February 11th, 2010


Poem for Thursday and Blizzard of '10

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As of Wednesday, Washington, DC and Baltimore, MD have officially broken their all-time snowfall records. Baltimore had more snow -- 72.3 inches so far this winter -- but their record has stood only since 1996, whereas the DC record dated to 1899 and is now measured at Reagan National Airport, which is technically Virginia. Our local snowfall so far is probably between Washington's and Baltimore's, since we live west of both and north of the former. We got about a foot on Wednesday on top of what was already on the ground. I feel very, very lucky that we kept power through both storms *knocks wood* considering that we know people who are staying in a hotel because their home hasn't had any for so many days.

I wish I could say I accomplished a great deal while in the house, but I had kind of a lazy day. Everyone was home -- there was a blizzard warning and the police were asking people please not to drive to work unless one needed to be at a hospital, fire department, etc. -- so we all had brunch together. Paul did several phone conferences from home, the kids played various video games, I did some reading and watched the second and third episodes of the Pre-Raphaelite soap opera Desperate Romantics, which is really enormous fun, with Rossetti about to seduce Hunt's fiancee and break both Hunt's and Siddal's hearts and poor Stephens trying to be a dutiful fan boy.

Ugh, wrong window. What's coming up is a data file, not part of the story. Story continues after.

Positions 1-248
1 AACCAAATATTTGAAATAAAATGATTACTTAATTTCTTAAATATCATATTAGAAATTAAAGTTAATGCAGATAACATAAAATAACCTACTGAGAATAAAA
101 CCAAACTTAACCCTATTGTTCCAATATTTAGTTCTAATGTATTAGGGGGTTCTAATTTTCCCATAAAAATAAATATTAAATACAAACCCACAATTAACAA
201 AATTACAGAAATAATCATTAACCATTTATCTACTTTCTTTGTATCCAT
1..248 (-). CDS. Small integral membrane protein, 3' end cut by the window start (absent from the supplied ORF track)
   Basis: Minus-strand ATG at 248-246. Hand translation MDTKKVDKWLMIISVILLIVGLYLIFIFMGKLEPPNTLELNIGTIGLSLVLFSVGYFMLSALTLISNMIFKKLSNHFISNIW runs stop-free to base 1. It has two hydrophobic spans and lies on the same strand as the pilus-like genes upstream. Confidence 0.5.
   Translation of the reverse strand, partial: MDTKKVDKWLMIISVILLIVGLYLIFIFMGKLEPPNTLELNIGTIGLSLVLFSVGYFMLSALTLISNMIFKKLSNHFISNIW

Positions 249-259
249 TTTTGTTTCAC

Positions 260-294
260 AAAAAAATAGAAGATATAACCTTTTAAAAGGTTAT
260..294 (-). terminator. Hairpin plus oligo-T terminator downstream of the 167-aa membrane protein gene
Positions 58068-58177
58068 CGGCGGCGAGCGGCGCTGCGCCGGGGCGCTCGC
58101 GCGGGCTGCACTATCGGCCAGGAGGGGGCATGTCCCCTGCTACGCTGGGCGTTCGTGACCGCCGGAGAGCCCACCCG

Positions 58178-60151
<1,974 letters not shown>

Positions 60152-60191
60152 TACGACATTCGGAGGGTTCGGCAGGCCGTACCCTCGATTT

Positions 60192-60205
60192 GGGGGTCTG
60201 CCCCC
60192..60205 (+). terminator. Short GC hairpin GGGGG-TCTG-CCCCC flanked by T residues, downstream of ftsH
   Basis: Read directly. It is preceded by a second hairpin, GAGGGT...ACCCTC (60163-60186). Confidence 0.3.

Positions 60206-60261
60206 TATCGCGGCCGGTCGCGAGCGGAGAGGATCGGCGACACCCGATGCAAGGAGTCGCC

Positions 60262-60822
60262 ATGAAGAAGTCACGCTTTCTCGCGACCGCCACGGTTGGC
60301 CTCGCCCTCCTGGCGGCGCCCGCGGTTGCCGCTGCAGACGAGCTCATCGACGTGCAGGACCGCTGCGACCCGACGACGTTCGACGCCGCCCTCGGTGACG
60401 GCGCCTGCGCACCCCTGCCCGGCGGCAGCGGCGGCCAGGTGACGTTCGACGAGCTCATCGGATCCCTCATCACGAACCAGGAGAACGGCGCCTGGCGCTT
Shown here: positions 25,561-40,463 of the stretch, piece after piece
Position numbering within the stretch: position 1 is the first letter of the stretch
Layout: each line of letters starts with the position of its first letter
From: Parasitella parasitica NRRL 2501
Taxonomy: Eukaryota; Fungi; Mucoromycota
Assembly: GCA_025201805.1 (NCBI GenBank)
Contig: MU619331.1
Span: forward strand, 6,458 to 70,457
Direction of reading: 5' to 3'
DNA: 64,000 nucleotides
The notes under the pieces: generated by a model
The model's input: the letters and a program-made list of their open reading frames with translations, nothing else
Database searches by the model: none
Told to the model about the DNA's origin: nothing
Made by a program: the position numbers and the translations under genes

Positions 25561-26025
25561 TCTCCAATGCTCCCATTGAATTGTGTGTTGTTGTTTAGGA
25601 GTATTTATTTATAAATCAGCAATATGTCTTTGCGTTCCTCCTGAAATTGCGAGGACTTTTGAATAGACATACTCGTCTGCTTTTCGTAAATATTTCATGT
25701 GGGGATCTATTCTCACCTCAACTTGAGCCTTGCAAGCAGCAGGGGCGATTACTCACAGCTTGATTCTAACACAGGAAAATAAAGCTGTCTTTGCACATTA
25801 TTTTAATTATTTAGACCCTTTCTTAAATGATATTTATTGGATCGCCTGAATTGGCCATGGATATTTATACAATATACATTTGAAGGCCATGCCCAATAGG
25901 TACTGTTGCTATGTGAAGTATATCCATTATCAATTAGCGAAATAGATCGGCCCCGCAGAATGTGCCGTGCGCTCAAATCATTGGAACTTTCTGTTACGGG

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In the evening we watched the first episode of Faces of America With Henry Louis Gates, Jr., "The Promise Of America," which had wonderful segments on Mike Nichols and Kristi Yamaguchi. Nichols' family story has quite a bit in common with mine, though his relatives emigrated later (they were among the lucky ones allowed to come in 1939) -- the ones in Europe were killed by people following Hitler and Stalin, respectively. Meanwhile, Kristi Yamaguchi's grandfather was serving in the U.S. military with distinction while his relatives were incarcerated in camps.

I'm not sure which I find more completely unthinkable, that the Holocaust happened less than a century ago or that the Japanese internment camps did. Germany and Russia always seemed far away and completely foreign when I was very young, a place where horrible things could have happened to Jews because perhaps the people there were very ignorant -- I knew nothing of European history at the time, and, obviously, very little of U.S. history, since I tended to think about how U.S. citizens treated Native Americans, African Americans, Mexicans, et al as Once Upon a Time before modern responsibility. But the Japanese internment camps were our own recent history, though the legend I grew up with was that we were Not Like That. I wish I didn't feel so much like we might be again.